“It was fabulous to see how well our former students have done and it was really important for our current students to see the diversity of pathways they have taken including apprenticeships, Further Education courses, university, travel, setting up businesses and returning to education as mature students. We are really grateful to the past students who reconnected with us for this week, their input was inspiring and invaluable.”

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Students have education and fun London trip

Leaving Certificate students from St Brigid’s returned home Saturday night after a hectic four-day tour to London. The 87 girls took a tour of London on their first day in the city […]




Leaving Certificate students from St Brigid’s returned home Saturday night after a hectic four-day tour to London.

The 87 girls took a tour of London on their first day in the city after landing. They visited some of the famous locations on the journey, such as Big Ben, the Houses of Parliament, Westminster Abbey, and Trafalgar Square. They enjoyed a night at the Lyceum Theatre in the West End watching ‘The Lion King’.

The girls went to The Natural History Museum on day two, which has one of the world’s greatest collections of historical artefacts. They took their time looking around the massive cathedral-like structure’s sculptures and frescoes. Four coloured zones that focus on topics including the environment, evolution, the planet, and wildlife make up the museum’s divisions. They then took pleasure in a trip to the fascinating Science Museum. It was the ideal location for someone with an inquisitive mind, full of amazing things to do and explore.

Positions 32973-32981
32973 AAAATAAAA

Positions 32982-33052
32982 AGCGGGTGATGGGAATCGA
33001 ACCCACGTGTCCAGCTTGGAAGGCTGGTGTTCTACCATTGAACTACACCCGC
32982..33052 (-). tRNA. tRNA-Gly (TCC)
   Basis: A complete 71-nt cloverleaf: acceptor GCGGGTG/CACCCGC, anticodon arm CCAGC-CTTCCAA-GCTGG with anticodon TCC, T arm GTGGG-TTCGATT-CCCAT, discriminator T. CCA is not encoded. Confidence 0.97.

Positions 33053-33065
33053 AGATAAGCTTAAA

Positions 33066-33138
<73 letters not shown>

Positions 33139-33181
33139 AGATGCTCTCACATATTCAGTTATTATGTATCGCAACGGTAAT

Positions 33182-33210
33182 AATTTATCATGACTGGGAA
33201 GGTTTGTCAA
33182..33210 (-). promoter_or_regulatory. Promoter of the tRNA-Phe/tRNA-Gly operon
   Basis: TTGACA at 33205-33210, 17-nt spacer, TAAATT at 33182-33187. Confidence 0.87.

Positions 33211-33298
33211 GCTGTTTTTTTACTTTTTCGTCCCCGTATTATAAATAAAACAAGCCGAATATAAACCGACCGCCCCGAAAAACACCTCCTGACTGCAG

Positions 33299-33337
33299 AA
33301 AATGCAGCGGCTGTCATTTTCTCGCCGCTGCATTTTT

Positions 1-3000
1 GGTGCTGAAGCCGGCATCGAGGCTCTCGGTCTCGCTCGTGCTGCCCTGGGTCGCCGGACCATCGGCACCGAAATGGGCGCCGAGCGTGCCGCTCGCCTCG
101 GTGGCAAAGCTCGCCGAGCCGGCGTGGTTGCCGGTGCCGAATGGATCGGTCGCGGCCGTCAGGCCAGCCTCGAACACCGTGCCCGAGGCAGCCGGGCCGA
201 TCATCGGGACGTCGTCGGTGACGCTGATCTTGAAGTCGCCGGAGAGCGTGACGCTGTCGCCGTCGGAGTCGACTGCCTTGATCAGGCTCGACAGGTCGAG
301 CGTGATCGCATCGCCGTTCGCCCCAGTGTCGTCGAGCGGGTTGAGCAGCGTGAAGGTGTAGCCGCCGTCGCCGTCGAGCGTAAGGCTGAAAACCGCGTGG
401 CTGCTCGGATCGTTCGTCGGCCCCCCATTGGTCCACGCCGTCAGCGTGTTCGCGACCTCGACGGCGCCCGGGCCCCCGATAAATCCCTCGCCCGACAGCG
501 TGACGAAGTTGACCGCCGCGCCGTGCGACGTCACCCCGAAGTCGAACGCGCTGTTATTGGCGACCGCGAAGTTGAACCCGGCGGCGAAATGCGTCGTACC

The Victoria and Albert Museum was the next stop on the itinerary. The V&A’s collection of art spans 5,000 years, from prehistoric periods to the modern era. The Mouse Trap, an Agatha Christie play, was the entertainment for this evening at the St Martin’s Lane Theatre. The play’s 70th anniversary was this week.

On day three, the girls boarded a capsule for a 30-minute spin of the London Eye and marvelled at the breath-taking sights of London. After that, they went to the Royal Observatory Greenwich’s Planetarium and Astronomy Centre, where they experienced an amazing adventure through space. They went to the Prime Meridian in Greenwich, planting one foot on the eastern and the other on the western hemisphere of our planet.

The girls ended their evening at what was a highlight for many at Winter Wonderland in Hyde Park.

On the final day before flying home, the girls went to Oxford Street to do a spot of shopping.

“A great trip was had by all where many memories were made,” said Sheree Murphy, one of the teachers who travelled with them on the trip.